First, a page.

- Securely Store PII – Or Preferably, Don’t Do It At All: It makes sense that if your business stores less PII from your customers, they are at a reduced risk of having that information compromised or stolen. It might not be totally feasible to have all cases of PII storage removed, but if you did create the hypothetical spreadsheet in guideline number one, it would be helpful to comb through each line or column of PII and determine what’s absolutely, 100% necessary.
Once you have the bare bone essentials, take the steps to make sure that data is secure. Store it in a way to where you know exactly who has access to it and give everyone unique log in information so any potential issues can be traced to a single user. Consider implementing some type of encryption for the PII data so if an entity was able to hack their way in, the PII would be increasingly difficult to ascertain.
- Ensure Your Internet and Intranet are Both Secure: Offering free wi-fi to your in-store guests is a nice touch and something that will go a long way toward building up good will with your customers. However, unsecured networks or those that don’t have proper firewalls set up are a huge risk factor. Again, we’ll not dive into the technical details of how to properly set up your network, but securing both your internal network as well as any outbound customer networks in-store is crucial. If you have an IT person, they’ll be able to set it up for you in the proper fashion. If not, or if your business operates online and takes credit card payments via an e-commerce system (which complicates matters a bit), it’s definitely worth paying to outsource the initial setup to an individual or firm that has experience in dealing with firewalls and network security.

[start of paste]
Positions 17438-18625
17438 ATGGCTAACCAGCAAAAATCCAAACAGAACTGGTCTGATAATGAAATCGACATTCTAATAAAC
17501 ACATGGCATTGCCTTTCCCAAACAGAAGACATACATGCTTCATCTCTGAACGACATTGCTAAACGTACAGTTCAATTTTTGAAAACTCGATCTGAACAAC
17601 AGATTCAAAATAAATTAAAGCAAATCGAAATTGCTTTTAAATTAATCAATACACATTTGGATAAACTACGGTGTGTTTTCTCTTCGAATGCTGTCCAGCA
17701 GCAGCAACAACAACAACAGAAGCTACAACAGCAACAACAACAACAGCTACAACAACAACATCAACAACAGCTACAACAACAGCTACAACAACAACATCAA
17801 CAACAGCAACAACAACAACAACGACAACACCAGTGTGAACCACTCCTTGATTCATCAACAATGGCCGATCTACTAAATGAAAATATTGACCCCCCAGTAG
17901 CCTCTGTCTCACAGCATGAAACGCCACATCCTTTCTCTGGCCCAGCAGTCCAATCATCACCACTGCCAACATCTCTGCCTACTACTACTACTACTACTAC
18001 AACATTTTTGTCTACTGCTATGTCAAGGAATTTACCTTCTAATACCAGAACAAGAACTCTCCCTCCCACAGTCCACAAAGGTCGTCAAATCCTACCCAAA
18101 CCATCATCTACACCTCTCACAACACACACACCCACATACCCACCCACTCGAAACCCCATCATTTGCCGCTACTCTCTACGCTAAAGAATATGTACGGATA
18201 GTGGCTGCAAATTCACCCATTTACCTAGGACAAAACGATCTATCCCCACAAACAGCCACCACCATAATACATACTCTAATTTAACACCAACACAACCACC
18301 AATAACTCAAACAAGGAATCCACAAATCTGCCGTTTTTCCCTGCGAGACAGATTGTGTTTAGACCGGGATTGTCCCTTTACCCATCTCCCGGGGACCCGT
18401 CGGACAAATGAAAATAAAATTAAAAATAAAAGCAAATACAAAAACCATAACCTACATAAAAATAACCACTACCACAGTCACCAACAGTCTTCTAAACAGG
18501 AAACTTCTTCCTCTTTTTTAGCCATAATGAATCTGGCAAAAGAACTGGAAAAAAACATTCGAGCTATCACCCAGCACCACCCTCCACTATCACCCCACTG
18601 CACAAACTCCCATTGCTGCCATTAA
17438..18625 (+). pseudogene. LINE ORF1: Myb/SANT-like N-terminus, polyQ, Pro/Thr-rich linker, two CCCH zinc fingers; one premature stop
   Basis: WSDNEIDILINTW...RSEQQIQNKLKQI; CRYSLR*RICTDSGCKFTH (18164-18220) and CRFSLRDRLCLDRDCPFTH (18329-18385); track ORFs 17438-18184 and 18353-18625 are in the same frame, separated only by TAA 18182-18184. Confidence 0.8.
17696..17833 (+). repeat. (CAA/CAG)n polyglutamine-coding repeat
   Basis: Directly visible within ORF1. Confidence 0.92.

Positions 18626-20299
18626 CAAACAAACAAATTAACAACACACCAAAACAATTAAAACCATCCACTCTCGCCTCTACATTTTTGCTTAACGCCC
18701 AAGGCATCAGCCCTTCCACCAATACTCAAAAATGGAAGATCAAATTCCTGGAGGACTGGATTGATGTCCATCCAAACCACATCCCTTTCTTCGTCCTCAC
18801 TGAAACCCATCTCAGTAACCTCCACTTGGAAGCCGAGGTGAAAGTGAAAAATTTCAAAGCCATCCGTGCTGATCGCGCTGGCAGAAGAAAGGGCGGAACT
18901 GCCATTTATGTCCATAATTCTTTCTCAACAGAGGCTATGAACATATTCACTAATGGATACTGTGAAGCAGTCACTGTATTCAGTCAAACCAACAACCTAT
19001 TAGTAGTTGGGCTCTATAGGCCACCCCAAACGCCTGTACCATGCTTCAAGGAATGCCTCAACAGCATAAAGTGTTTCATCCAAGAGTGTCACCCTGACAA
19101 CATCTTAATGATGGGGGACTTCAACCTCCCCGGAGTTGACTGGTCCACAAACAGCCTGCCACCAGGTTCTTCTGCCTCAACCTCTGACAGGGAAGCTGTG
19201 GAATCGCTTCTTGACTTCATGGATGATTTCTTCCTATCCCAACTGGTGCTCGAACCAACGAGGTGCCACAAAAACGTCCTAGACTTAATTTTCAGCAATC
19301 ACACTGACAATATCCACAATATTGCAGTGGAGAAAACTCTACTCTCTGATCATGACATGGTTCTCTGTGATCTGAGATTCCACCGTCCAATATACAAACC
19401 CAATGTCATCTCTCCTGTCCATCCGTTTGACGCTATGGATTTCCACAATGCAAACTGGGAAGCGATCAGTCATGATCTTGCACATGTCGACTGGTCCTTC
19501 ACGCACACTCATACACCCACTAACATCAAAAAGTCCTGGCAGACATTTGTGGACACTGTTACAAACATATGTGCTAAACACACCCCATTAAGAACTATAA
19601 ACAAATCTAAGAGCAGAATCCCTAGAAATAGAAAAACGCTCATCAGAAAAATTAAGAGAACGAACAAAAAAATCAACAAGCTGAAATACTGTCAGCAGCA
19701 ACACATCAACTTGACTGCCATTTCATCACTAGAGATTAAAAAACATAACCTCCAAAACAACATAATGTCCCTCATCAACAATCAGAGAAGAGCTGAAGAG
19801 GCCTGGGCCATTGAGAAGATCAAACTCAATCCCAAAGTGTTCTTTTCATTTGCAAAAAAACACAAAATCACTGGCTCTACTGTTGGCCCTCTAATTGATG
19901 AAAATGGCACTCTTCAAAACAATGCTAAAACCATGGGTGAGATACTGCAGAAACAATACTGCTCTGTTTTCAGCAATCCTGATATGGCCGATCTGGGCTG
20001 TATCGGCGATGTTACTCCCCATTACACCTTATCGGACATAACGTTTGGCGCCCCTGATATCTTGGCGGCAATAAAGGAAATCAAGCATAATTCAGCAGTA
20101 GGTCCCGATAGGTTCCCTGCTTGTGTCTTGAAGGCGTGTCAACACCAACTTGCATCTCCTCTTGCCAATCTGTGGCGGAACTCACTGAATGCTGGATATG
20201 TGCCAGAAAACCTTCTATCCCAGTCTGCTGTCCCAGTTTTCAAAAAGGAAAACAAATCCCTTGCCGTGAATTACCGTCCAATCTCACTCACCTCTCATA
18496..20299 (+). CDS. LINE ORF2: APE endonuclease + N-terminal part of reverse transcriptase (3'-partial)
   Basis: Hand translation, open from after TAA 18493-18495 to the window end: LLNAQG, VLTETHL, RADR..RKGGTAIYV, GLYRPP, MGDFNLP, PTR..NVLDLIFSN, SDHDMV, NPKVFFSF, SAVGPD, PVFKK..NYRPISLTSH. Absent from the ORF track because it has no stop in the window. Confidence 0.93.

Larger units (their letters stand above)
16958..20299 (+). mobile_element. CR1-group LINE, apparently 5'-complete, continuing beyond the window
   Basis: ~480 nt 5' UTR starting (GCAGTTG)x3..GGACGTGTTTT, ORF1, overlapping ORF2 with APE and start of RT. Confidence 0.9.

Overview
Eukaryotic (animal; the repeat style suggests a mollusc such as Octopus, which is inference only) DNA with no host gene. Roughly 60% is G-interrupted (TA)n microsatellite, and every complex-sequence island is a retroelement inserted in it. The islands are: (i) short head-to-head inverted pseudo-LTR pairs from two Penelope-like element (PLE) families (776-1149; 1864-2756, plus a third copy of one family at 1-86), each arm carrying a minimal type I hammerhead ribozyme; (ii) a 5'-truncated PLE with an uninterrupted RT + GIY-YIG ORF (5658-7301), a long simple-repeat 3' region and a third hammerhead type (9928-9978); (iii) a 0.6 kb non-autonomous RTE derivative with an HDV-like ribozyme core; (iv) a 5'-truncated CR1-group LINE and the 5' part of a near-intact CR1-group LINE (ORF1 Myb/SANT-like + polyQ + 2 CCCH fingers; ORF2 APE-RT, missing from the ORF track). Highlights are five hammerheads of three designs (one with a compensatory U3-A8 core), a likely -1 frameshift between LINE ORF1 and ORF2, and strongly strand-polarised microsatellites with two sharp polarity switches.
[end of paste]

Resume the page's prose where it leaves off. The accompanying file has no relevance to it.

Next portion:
- Train Your Employees: Several studies have shown time and time again that the biggest risk to your company’s cyber security footprint comes from within. Most of the time it’s unintentional – for example, an employee accessing internal sensitive work information from an unsecured network. He or she is at a coffee shop and using a router that a hacker has already bugged, and your employee’s log in information is quickly and easily gleaned.
Making sure your employees know the basics of security when accessing any device or network that has card information on it or other PII is key. All computers should have regular updates and anti-virus protection installed, and only approved devices should be able to access networks with sensitive data.
- Ensure Your Vendors Know Their Stuff: It’s one thing for your business to have its ducks in a row, but what about your partners? In today’s world it is increasingly common for merchants to outsource many or all of the components involved in processing credit card information and transactions. If that applies to your business, you must ensure your provider is PCI compliant – like Valued Merchant Services. We are a nationwide provider of card processing services and have helped businesses both small and large with a 99% merchant approval rate. What’s more is that we GUARANTEE to save you money on what you’re currently spending on processing. If not, we’ll give you $500, simple as that. Learn how today.